A Monastic Bell

Tintinnabula

In wild times and in wartime,

in times of fear and illness, I go

to Tintinnabula, where soft rains fall.

Tintinnabula is a story about moving from discomfort to peace,

from violence and uncertainty to a still, sure place.

It reminds us that our best friend in hard times

can often be ourselves.

 

 

Etymology

From Latin tintinnābulum (a small monastic bell).

Noun

tintinnabulum (plural tintinnabula)

  1. A small clinking bell, particularly (historical) a small bells used to call monks to the certain tasks.

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Listen to Tintinnabula music (Karl Jenkins) Part 1

 

 

Sir Brian Cook

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Brian Cook’s illustrations of Britain, its cottages, churches, villages, and landscapes, are now iconic and highlight the best of Britain. These iconic images were originally commissioned for Batsford book jackets in the 1930s, 40s and 50s. His heightened use of color and flat poster style has been much imitated but never surpassed.

Hidden Villages of Britain

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Landscapes of Britain

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Don’t miss Hidden Villages of Britain with Penelope Keith

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Sir Brian Cook Batsford, artist lived 1910-1991.

Sir Brian Cook, artist

 

Thank you Dame Penelope! Thank you Sir Brian!

Silverpoint

Silverpoint (one of several types of metalpoint) is a traditional drawing technique first used by medieval scribes on manuscripts. A silverpoint drawing is made by dragging a silver rod or wire across a surface, often prepared with gesso or primer.

In the fourteenth century, Florentine artist Cennino Cennini wrote The Craftsman’s Handbook (Il Libro dell’ Arte) a fascinating and instructive handbook for aspiring artists of the period.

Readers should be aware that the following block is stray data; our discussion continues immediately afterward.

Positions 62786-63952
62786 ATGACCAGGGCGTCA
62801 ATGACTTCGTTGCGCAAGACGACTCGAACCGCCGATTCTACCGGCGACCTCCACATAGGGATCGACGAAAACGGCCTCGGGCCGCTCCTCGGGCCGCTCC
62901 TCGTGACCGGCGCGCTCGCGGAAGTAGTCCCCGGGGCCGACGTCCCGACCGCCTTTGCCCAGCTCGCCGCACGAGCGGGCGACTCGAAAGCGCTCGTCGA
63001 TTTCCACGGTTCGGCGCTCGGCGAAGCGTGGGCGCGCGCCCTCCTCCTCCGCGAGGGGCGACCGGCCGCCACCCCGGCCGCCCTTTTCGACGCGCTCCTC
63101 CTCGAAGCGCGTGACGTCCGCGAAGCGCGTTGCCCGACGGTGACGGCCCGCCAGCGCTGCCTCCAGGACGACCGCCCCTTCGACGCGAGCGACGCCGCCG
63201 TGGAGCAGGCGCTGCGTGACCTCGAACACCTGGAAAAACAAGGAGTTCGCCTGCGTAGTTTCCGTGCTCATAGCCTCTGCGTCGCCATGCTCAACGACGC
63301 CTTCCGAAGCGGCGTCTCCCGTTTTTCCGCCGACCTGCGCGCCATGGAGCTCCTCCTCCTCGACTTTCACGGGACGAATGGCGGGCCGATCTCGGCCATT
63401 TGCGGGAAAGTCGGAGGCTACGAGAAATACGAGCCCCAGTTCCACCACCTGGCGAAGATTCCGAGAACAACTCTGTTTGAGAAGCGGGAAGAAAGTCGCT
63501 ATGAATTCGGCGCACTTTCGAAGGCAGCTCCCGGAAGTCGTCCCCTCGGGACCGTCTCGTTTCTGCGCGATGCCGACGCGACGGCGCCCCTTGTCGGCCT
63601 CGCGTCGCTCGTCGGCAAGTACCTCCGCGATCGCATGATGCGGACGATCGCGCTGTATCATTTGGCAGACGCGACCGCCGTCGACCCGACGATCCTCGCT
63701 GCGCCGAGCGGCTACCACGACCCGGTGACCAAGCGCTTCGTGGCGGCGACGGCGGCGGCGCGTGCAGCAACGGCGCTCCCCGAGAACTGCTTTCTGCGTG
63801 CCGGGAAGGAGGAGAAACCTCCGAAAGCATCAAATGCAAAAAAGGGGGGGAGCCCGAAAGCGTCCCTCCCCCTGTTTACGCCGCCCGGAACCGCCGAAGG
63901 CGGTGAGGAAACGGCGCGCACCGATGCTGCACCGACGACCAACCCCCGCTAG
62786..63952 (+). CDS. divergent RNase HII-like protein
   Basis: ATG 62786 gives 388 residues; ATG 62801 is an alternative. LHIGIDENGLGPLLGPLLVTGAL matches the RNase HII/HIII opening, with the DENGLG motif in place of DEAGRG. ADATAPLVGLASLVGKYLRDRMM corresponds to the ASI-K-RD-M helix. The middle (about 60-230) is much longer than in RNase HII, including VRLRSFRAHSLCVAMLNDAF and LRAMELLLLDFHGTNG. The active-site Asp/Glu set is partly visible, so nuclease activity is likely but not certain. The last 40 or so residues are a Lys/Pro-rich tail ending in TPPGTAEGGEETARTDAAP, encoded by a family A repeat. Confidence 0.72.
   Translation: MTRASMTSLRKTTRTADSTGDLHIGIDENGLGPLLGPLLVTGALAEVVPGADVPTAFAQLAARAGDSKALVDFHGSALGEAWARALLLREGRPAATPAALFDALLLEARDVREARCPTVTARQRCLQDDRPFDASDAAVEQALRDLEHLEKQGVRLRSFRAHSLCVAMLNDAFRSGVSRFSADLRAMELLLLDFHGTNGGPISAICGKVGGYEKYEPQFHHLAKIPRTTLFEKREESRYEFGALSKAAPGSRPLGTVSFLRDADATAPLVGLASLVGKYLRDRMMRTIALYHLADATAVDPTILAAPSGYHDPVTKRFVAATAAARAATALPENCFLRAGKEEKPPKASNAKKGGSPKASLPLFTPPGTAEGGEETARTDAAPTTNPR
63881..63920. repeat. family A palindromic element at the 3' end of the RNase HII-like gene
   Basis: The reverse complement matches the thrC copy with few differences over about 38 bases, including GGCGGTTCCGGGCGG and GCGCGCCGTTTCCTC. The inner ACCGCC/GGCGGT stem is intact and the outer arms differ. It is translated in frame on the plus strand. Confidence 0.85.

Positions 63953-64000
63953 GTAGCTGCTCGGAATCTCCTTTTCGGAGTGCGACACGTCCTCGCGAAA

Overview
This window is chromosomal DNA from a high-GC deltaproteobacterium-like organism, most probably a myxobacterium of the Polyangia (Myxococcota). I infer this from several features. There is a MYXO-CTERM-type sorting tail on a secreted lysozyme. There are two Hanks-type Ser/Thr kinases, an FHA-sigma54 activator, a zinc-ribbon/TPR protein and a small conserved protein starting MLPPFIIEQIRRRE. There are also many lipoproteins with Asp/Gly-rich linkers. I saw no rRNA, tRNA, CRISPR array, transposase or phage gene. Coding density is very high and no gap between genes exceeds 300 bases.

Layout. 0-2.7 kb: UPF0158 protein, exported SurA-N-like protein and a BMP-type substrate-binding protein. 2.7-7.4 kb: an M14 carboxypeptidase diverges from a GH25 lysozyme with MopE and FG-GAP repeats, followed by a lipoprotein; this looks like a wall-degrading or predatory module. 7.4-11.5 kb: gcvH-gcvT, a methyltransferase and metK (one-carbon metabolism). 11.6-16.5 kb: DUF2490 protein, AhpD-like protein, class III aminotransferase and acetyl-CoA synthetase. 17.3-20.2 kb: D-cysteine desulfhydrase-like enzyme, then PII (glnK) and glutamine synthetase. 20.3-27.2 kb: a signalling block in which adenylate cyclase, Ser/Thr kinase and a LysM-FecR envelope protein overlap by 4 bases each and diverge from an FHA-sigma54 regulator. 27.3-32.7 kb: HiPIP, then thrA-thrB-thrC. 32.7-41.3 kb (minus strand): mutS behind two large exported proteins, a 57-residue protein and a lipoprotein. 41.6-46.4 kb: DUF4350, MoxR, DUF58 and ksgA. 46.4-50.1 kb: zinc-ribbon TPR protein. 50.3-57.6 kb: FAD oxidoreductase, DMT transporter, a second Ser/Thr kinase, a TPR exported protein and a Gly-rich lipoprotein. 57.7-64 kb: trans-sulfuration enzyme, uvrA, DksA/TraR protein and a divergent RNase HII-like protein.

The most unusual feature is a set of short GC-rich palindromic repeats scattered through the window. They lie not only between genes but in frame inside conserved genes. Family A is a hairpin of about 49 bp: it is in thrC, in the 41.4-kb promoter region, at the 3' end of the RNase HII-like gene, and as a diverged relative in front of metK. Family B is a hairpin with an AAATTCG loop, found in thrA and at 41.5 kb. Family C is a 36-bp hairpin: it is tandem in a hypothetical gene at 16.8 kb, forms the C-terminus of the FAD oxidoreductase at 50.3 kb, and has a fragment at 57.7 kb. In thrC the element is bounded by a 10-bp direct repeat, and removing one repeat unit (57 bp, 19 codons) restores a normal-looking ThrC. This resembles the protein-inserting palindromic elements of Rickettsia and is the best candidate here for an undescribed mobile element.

The Craftsman's Handbook

This is his advice on drawing in silverpoint:

  • Find a place to draw where the light is diffused, and have the sun fall on the opposite side to the hand with which you draw.
  • Prepare the paper with a coloured ground
  • Select a slender, smooth and handsome metal stylus with a silver tip
  • Begin by copying simple subjects
  • Make the first marks very lightly, so that they can barely be seen
  • Strengthen the strokes little by little, going back many times to produce the shadows
  • Touch in highlights with white lead on the tip of a pointed brush
  • Work a little each day, so that you don’t tire of it.
  • After about a year of drawing in metalpoint you may take up drawing with a pen and ink on paper, which will make you expert, skillful and capable of drawing from your imagination:
    • Cut your quill from a goose feather
    • Work up your lights, half lights, and darks gradually, going back to them many times
    • Shade with washes by adding two drops of ink to a nutshell of water and applying with a dry, blunt brush, made from miniver tails.

    His key advice: Do not fail, as you go on, to draw something every day, for no matter how little it is, it will be well worth-while, and will do you a world of good. (National Portrait Gallery)

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Woman Wearing a Hood by Domenico Ghirlandaio, c.1485-90. Royal Collection Trust / © Her Majesty Queen Elizabeth II 2017